• barbara huson

      I have a bottle of lavender oil sitting in my bathroom shelf…I’m going to go get it immediately. Thank you sooo much for this suggestion. Big hugs xoxo

  • Kaye

    So Sorry to hear about your eyes and wishing all the best for you with caring for them.

    • barbara huson

      Kaye, you are the SWEETEST. I appreciate your kinds wishes…thanks so much for posting here!!!

  • Lisa

    Hi Barbara,

    I calm my fears by focusing on what I CAN control, not what can’t!

    Had to have eye surgery about 16 years ago. My surgeon told me the operation would feel slightly unpleasant, but not painful. I could see him stitching my eye with my own eye (ewww) It changed my life thought!!!!

    • barbara huson

      Yikes….I can’t even imagine watching him stitch my eye. YUCK! But I guess, what you’re saying is that it wasn’t that bad. At least I hope that’s what you’re saying! I wonder how that changed your life thought!

      • Lisa


        I think what I meant was that the surgeon mentally prepared me for what was going to happen. Even though it was gross, it wasn’t that bad and it wasn’t that painful.

        My end result was better than what I expected. My vision improved better than what I thought and cosmetically my eye looked a lot better. I felt more confident!

  • Lisa


    When I’m feeling extremely anxious, I also like to ask myself this question: “what is it about life that I just don’t trust”.

  • Karen

    I calm my fears through earnest prayer; taking several calming breaths (breathing deeply and slowly in through the nose to the count of six and out through the nose or mouth to the count of nine. Repeat, at least, four times in a row.), and by hand-writing (scribbling) about whatever/whomever is bothering me, write fast without stopping to analyze the situation…it can work wonders!!!

    • barbara huson

      Karen, I LOVE your suggestion. I’m definitely going to try it. I used to do breath counting, but I totally forgot about it. It always helped. NEver heard of scribbling about what bothers me afterwards. I’v very intrigued by this exercise. Big thanks for sharing it with me.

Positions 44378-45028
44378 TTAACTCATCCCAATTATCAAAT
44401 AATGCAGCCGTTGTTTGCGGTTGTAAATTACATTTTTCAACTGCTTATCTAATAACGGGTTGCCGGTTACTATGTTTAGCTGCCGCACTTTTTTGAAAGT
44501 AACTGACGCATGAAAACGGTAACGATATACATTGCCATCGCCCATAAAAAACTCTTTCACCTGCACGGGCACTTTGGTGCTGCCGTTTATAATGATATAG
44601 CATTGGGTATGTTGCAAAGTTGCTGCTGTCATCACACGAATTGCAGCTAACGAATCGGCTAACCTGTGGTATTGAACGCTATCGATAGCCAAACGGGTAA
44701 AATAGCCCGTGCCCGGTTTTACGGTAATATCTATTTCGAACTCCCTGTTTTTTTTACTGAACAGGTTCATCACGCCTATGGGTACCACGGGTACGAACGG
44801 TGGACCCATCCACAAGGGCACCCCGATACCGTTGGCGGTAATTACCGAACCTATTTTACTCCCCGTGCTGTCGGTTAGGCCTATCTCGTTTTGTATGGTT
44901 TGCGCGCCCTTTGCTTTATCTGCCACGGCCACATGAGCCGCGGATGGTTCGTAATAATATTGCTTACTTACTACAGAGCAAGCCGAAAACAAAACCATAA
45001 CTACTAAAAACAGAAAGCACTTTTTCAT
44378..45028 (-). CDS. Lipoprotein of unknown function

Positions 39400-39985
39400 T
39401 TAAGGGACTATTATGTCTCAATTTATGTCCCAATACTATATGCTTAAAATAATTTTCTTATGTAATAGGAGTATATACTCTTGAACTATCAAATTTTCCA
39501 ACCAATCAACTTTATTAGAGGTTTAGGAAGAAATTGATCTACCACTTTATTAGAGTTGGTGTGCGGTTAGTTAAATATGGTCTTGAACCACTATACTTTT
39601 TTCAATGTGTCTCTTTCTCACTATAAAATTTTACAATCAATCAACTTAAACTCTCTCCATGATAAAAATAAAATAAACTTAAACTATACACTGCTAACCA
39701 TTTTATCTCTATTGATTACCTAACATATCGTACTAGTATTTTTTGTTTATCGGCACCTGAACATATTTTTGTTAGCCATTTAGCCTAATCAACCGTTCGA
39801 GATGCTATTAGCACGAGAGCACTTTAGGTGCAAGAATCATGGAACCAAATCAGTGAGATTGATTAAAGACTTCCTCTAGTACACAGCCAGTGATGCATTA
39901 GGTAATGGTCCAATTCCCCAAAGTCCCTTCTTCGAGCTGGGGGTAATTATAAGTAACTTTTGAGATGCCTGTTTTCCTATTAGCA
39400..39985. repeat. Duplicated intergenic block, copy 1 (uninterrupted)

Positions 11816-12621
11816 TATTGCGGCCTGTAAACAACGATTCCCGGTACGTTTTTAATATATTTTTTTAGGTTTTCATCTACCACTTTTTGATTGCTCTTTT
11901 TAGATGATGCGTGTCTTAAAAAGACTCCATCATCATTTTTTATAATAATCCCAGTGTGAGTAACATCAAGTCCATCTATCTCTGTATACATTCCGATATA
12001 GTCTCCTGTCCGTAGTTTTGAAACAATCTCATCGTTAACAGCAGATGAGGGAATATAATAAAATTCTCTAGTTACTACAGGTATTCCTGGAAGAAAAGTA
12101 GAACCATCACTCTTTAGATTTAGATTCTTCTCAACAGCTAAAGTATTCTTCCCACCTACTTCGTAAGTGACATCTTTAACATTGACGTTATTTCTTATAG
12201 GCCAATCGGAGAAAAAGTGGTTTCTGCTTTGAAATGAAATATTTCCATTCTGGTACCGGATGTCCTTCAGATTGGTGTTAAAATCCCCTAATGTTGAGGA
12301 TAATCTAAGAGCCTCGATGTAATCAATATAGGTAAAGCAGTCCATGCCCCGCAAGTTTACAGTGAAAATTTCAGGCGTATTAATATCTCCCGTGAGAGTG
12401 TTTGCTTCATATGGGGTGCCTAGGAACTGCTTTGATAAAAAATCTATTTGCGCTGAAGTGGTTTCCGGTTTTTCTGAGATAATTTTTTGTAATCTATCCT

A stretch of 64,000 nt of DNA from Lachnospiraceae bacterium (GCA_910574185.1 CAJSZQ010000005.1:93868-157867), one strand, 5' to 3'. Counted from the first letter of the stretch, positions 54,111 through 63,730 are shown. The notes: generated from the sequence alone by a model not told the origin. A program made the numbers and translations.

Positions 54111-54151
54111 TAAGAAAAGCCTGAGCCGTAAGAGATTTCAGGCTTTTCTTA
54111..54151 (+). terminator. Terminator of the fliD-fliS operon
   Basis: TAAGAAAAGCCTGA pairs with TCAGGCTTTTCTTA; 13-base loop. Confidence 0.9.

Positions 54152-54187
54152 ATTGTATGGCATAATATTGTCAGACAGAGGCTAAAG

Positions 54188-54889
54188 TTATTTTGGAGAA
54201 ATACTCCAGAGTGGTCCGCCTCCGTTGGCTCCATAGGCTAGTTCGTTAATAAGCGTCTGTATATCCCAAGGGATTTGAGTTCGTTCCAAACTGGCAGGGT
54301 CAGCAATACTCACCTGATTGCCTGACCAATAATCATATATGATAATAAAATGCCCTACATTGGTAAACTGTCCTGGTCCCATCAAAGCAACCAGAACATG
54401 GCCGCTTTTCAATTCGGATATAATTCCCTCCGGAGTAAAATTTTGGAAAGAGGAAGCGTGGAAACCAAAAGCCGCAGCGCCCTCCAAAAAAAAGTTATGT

• Barbara

    I use EFT … Emotional Freedom Technique. The gal who taught me this process is excellent and I learned how to work through the tapping on the acupressure points bringing out the fears (or whatever) and then by the time I’ve finished … I’m fine. It has such a calming effect. I use it with procrastination also. She’s Andrea Meier [email protected].

    • barbara huson

      Thank you so much Barbara for reminding me about EFT. This is just what I needed to hear. I know a little bit about it, but I need to learn more…so that’s for the link. I’ll check it out. What an angel you are!!!

  • Connie Long

    Hi Barbara- Thank you for writing and sharing this message. I calm my seemingly insurmountable fears a few different ways. One is crying and releasing. I find that I feel so much brighter and calmer once I let the tears come and flow as long as they need to. Another is journaling- untangling my brain onto paper helps me “work through” the fear. Something else I find calming is painting using the Intentional Creativity meta cognitive method. This is new to me but it’s deep, profound, healing but mostly FUN. I’m so in love with IC! You can find out more and take a few classes at

    Gee- I seem to have a lot of tools I had “forgotten” about! ha! Another method I use is EFT. And that last one that comes to mind is asking my husband (who died a year ago) to bring me calming and joyful images. It’s truly astounding what he can do from the other side of the veil.

    I feel better just having written this… and then reading everyone else’s comments uplifts me even more. I hope that’s ringing true for you too, Barbara. I just started reading your book Overcoming Underearning… I’m ready.

  • barbara huson

    Everything rings true for me Connie. I can’t tell you how much I appreciate you posting this here. You DO have a lot of wonderful tools. It’s funny, the post right before yours mentioned EFT….it’s something I really feel I need to learn more about. But my favorite is asking your late husband to calm you…that is so sweet. Gave me chills. Thank you!

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Meet Barbara Huson

When a devastating financial crisis rocked her world, Barbara Huson knew she had to get smart about money… and she did. Now, she wants to empower every women to take charge of their money and take charge of their lives! She’s doing just that with her best-selling books, life changing retreats and private financial coaching.